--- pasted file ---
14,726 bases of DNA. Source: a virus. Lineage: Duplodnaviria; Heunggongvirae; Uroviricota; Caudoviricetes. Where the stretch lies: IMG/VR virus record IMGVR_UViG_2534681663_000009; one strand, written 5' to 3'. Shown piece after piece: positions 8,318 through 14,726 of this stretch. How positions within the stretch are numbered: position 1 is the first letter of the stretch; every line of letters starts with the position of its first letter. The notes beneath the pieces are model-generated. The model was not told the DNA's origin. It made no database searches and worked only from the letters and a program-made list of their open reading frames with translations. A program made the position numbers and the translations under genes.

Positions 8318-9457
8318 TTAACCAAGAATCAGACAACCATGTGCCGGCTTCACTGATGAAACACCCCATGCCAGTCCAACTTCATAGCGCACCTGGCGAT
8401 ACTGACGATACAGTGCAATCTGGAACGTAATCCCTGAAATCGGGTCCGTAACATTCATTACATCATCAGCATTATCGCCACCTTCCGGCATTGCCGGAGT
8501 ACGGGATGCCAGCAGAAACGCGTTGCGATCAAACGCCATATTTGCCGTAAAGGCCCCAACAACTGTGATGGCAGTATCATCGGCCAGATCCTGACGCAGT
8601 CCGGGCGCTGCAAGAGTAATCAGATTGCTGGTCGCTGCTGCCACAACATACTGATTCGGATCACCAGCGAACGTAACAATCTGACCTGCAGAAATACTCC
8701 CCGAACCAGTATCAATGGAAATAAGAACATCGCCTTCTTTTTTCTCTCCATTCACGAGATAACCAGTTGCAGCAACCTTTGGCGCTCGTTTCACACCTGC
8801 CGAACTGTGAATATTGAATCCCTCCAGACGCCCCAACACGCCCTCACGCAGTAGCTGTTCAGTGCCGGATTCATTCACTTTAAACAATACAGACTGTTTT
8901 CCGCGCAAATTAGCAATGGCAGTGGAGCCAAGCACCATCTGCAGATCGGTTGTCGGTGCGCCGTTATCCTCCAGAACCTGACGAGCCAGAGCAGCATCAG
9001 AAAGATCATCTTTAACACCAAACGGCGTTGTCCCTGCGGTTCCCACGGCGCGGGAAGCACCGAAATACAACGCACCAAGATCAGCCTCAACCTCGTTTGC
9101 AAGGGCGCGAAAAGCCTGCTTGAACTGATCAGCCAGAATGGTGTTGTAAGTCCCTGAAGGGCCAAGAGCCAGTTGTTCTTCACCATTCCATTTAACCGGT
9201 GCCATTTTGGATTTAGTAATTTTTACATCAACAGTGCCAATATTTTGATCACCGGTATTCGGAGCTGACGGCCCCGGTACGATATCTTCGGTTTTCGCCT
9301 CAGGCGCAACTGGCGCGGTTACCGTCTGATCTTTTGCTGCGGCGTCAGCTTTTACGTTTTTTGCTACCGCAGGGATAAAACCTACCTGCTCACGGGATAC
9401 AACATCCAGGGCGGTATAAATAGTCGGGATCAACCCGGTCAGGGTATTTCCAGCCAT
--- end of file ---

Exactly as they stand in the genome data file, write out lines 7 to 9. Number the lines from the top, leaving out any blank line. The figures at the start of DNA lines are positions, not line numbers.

8701 CCGAACCAGTATCAATGGAAATAAGAACATCGCCTTCTTTTTTCTCTCCATTCACGAGATAACCAGTTGCAGCAACCTTTGGCGCTCGTTTCACACCTGC
8801 CGAACTGTGAATATTGAATCCCTCCAGACGCCCCAACACGCCCTCACGCAGTAGCTGTTCAGTGCCGGATTCATTCACTTTAAACAATACAGACTGTTTT
8901 CCGCGCAAATTAGCAATGGCAGTGGAGCCAAGCACCATCTGCAGATCGGTTGTCGGTGCGCCGTTATCCTCCAGAACCTGACGAGCCAGAGCAGCATCAG